Tuesday, June 13, 2017

NVMe: Officially faster for emulated controllers!

The Doorbell Buffer Config command

When I last wrote about NVMe, the feature to improve NVMe performance over emulated environments was just a living discussion and a work in progress patch. However, it has now been officially released in the NVMe Specification Revision 1.3 under the name "Doorbell Buffer Config command", along with an implementation that is already in the mainline Linux Kernel! \o/

You can already feel the difference in performance if you compile Kernel 4.12-rc1 (or later) and run it over a virtual machine hosted on Google Compute Engine. Google actually updated their hypervisor as soon as the feature was ratified by the NVMe working group, even before it was publicly released.

There were very few changes from the original proposal, I.e. opcodes, return values and now fancy names; the buffers (as described in my last post) are now called Shadow Doorbell and EventIdx buffers.

In short, the first one mimics the Doorbell registers in memory, allowing the emulated controller to fetch the Doorbell value when convenient instead of waiting for the Doorbell register to be written. For its part, the EventIdx provides a hint given by the emulated controller to tell the host if the Doorbell register needs to be updated (in case the emulated controller is not fetching the Doorbell value from the Shadow Doorbell buffer). You can check section 7.13 of the specification for an example of usage.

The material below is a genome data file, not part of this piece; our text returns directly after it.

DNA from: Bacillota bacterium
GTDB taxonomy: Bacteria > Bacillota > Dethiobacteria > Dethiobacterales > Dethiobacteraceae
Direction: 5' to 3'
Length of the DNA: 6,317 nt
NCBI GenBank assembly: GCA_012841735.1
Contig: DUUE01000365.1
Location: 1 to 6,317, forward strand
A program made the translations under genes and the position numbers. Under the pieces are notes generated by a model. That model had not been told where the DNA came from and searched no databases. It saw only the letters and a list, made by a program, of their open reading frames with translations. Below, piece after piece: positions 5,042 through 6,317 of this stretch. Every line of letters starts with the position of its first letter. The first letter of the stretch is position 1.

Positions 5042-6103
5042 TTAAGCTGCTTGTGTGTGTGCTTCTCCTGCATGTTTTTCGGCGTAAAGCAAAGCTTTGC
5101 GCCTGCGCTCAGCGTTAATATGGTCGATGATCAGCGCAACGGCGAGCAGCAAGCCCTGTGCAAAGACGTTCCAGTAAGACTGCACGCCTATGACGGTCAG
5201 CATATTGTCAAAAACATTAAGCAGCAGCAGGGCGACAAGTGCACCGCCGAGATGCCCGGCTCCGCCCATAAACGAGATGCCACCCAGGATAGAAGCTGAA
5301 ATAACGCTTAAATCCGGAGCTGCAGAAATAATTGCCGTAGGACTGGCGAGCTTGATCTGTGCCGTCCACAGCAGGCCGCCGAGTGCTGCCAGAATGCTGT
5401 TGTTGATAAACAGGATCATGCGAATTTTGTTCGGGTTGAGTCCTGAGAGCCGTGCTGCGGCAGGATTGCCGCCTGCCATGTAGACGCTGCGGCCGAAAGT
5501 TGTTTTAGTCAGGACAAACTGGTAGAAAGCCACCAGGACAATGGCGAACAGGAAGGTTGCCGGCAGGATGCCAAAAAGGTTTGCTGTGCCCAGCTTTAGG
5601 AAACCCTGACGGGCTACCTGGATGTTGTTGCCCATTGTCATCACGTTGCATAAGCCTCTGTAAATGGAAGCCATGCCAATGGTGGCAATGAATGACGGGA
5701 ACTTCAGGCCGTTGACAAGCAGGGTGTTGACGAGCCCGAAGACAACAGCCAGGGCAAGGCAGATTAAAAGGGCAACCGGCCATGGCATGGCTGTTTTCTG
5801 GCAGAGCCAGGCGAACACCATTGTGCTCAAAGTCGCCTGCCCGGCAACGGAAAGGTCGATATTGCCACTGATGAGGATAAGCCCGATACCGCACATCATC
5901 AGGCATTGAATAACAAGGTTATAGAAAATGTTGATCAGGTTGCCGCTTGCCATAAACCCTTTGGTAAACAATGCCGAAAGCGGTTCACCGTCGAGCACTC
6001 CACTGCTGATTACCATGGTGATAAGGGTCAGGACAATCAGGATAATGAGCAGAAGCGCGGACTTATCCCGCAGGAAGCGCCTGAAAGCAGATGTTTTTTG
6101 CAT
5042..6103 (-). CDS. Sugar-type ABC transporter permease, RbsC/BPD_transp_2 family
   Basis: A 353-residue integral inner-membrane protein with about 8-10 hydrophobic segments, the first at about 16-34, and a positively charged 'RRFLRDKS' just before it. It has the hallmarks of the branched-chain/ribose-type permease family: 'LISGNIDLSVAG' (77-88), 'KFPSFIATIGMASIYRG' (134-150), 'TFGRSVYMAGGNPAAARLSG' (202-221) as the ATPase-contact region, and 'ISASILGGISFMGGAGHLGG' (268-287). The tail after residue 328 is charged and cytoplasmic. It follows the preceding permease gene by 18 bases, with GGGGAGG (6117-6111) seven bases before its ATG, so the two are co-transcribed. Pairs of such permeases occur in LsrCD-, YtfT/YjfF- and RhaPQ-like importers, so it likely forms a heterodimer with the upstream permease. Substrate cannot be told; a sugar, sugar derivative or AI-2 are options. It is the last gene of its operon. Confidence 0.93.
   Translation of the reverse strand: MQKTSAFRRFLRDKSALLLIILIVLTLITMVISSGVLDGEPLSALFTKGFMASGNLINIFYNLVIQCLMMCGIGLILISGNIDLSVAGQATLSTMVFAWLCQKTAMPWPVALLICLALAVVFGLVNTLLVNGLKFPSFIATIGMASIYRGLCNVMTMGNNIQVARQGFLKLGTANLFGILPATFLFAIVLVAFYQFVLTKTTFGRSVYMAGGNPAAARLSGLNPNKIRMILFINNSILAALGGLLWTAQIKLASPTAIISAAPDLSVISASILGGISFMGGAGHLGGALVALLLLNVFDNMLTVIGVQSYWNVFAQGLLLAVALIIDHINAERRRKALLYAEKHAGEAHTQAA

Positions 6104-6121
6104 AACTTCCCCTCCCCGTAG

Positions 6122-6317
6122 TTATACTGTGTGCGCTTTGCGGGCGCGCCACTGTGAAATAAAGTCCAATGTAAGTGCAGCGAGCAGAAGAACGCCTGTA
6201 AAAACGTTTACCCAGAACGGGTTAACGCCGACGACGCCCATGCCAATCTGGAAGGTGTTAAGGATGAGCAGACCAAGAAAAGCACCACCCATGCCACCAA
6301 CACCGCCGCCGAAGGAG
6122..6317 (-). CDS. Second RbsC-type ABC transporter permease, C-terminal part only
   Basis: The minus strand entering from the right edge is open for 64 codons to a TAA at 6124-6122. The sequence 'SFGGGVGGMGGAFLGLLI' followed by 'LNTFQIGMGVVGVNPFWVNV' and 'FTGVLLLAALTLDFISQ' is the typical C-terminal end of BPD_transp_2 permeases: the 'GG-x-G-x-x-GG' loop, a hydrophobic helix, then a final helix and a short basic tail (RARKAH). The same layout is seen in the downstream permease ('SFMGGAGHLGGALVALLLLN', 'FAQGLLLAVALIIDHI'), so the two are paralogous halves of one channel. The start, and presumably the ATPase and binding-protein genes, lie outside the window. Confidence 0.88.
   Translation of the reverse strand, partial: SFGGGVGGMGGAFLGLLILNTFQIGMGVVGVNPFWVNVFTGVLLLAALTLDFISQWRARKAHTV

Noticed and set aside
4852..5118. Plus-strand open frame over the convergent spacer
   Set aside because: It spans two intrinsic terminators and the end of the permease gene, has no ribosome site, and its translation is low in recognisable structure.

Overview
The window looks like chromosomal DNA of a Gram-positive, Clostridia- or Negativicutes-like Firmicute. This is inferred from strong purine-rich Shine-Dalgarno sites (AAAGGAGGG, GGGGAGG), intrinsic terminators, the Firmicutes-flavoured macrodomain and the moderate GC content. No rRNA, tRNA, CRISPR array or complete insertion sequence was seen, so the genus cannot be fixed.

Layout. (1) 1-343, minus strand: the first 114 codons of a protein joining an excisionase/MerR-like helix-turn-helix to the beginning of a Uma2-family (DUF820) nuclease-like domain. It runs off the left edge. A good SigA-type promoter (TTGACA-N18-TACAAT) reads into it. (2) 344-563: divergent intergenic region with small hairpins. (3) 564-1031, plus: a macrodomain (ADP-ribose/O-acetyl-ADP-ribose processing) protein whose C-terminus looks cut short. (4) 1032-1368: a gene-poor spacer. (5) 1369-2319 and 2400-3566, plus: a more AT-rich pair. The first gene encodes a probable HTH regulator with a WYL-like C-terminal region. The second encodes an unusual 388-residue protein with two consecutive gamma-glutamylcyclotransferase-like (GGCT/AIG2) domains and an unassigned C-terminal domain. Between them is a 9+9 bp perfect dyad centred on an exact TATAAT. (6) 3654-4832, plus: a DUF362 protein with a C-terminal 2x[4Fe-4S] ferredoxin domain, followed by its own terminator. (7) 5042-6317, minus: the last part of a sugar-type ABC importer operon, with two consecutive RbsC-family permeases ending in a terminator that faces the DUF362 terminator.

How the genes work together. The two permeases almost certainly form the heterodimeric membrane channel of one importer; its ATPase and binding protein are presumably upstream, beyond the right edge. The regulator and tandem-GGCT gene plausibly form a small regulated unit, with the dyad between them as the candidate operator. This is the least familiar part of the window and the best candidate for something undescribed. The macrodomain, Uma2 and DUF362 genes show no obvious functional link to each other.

The following test results were obtained in a machine of type n1-standard-4 (4 vCPUs, 15 GB memory) at Google Cloud Engine platform with Kernel 4.12.0-rc5 using the following command:

$ sudo fio --time_based --name=benchmark --runtime=30 \
--filename=/dev/nvme0n1 --nrfiles=1 --ioengine=libaio --iodepth=32 \
--direct=1 --invalidate=1 --verify=0 --verify_fatal=0 --numjobs=1 \
--rw=randread --blocksize=4k --randrepeat=0

Results (in Input/Ouput Operations per Second):
Without Shadow Doorbell and EventIdx buffers: 43.9K IOPS
With Shadow Doorbell and EventIdx buffers: 184K IOPS
Gain ~= 4 times

Screenshot - Without Shadow Doorbell and EventIdx buffers

Screenshot - With Shadow Doorbell and EventIdx buffers

Enjoy your enhanced numbers of IOPS! :D

Wednesday, May 3, 2017

Collabora Contributions to Linux Kernel 4.11

Linux Kernel v4.11 was released, and 9 different Collabora developers contributed a total of 44 patches, an increase of 5 patches from version 4.10. The majority of Collabora's work this time was around fixes and clean ups in the DRM. In addition to our contributions as authors, Collabora also added 22 Reviewed-by tags for patches reviewed by our engineers. You can learn more information about the v4.11 merge window in's extensive coverage: part 1, part 2 and part 3.

Now here is a look at the specific changes made by Collaborans. To begin with, Enric Balletbo fixed an issue and improved documentation of IIO regarding sensors and also added support for several buses and peripherals for the Toby-Churchill SL50 board. Romain Perier added an ASoC machine driver for Rockchip rk3288-based boards that have an HDMI and analog audio output, and also added support for slave mode in the Everest Semi ES8328 audio codec, while including ES8388 as a compatible device in the ES8328's codec driver.